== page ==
You wouldn't want a webpage you visit to be able to open up
file://c:/Program Files/Quicken/YourSensitiveTaxInfo right? Because then if you make a mistake and go to a "bad" website (either a sleazy one or a good one that's been compromised by hackers), evil people on the intarweb would suddenly have access to your private info. That would suck.
- build the whole validator in to the bookmarklet (not likely to work unless it's really small)
- put your validator code up on the web somewhere
* * Edit * *
- Extra bonus solution, if you don't limit yourself to a purely-client-side implementation:
- Have your bookmarklet add a normal (HTML) form to the page.
- Also add an iframe to the page (it's ok if you hide it with CSS styling)
- Set the form's target attribute to point to the iframe. This will make it so that, when the user submits the form and the server replies back to that submission, the server's reply will go to the (hidden) iframe, instead of replacing the page as it normally would.
- Write a server-side script which takes the form submissions, reads the file that came with it, and then parrots that file back as the response. In other words, you'll have a URL that you can POST to, and when it sees a file in the POST's contents, it will respond back with the contents of that file.
- Now that you've got all that the user can pick their validator file using the file input, upload it to your server, your server will respond back with the file it just got, and that file will appear as the contents of the iframe.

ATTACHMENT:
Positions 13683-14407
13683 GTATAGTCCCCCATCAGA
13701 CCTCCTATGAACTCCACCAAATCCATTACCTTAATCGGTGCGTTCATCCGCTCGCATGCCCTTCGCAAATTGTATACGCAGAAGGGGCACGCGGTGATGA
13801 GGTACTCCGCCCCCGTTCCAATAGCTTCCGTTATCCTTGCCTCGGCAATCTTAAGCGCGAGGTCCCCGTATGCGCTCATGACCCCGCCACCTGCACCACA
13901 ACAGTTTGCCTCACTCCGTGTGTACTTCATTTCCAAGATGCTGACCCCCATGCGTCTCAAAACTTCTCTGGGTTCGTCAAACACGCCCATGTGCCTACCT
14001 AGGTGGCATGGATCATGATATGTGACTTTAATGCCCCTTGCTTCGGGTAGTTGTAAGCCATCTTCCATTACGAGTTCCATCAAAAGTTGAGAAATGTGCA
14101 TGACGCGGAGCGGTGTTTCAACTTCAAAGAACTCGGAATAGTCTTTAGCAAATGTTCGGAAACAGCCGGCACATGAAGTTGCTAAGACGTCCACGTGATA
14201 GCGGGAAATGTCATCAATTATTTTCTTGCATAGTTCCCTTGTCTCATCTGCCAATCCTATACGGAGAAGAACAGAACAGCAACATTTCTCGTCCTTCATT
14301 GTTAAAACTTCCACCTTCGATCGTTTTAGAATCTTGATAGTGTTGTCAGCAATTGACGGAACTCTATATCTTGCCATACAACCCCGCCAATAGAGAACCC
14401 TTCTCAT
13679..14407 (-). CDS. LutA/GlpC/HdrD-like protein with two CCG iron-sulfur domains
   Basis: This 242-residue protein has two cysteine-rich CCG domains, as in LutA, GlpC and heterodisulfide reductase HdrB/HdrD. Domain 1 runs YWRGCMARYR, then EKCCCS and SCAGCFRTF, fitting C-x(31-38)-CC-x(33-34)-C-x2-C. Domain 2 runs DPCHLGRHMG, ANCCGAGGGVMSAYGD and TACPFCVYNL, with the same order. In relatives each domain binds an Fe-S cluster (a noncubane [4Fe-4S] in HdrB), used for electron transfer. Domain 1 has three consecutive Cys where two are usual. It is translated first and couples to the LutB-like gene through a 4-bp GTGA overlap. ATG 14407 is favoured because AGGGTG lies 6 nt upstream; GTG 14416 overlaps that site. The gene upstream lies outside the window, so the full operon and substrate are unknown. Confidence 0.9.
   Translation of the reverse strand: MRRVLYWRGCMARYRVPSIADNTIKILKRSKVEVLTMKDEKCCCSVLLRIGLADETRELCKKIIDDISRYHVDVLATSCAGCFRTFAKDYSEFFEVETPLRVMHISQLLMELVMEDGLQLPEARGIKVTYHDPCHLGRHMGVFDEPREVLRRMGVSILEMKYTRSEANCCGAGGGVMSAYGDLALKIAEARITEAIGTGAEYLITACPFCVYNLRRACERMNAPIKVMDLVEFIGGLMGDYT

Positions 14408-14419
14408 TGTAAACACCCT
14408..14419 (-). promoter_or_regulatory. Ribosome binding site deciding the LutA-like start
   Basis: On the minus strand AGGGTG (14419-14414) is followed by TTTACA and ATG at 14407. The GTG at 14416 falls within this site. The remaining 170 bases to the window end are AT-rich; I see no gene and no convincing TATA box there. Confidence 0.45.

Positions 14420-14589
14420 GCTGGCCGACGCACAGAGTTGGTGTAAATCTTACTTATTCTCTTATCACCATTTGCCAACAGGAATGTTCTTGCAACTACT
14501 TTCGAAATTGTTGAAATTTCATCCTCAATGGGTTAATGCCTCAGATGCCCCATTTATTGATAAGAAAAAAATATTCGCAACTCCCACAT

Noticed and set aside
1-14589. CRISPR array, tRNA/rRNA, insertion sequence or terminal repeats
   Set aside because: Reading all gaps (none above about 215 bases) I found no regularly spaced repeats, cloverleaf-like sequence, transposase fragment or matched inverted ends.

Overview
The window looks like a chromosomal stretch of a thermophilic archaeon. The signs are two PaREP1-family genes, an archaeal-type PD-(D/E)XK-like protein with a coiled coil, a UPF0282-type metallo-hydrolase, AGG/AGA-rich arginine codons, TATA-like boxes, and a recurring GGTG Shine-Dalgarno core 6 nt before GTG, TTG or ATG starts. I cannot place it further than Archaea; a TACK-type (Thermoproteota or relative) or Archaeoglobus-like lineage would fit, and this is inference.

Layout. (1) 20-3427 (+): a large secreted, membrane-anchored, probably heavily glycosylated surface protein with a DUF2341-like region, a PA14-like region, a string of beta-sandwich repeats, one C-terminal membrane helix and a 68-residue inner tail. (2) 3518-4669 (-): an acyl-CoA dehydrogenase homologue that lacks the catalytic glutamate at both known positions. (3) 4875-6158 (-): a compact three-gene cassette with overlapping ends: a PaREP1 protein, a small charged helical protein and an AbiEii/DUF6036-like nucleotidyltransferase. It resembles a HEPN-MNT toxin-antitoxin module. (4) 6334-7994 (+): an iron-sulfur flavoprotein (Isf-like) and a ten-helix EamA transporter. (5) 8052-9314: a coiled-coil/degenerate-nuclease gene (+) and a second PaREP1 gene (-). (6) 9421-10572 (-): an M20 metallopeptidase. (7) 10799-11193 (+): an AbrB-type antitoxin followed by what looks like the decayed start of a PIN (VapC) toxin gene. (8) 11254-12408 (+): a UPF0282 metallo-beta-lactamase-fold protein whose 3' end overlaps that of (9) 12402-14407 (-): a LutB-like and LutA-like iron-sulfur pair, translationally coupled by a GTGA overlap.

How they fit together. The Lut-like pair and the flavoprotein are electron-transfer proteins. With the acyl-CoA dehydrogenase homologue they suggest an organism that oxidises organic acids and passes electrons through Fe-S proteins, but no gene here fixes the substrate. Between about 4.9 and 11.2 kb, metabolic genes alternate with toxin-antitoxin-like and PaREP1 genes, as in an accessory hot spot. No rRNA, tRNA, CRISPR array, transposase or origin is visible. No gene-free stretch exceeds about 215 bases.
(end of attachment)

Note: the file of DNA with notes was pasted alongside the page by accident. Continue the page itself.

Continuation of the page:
- And now that you finally have the file that you worked so hard to get (inside your iframe) you can do
$('#thatIframe').html() and viola, you have access to your file. You can save the current page's source and then replace the whole page with that uploaded file (and then pass the saved page source back to the new validator page), or you can do whatever else you want with the contents of the uploaded validator file.
Of course, if the file doesn't vary from computer to computer, you can make all of that much simpler by just having a server that sends the validator file back; this could be a pure Apache server with no logic whatsoever, as all it would have to do is serve a static file.
Either way though, if you go with this approach and your new file upload script is not on the same server as your starting webpage, you will have a new security problem: cross-domain script limitations. However, these limitations are much less strict than local file access ones, so there are ways to work around them (JSONP, cross-site policy files, etc.). There are already tons of great Stack Overflow posts explaining these techniques, so I won't bother repeating them here.
Hope that helps.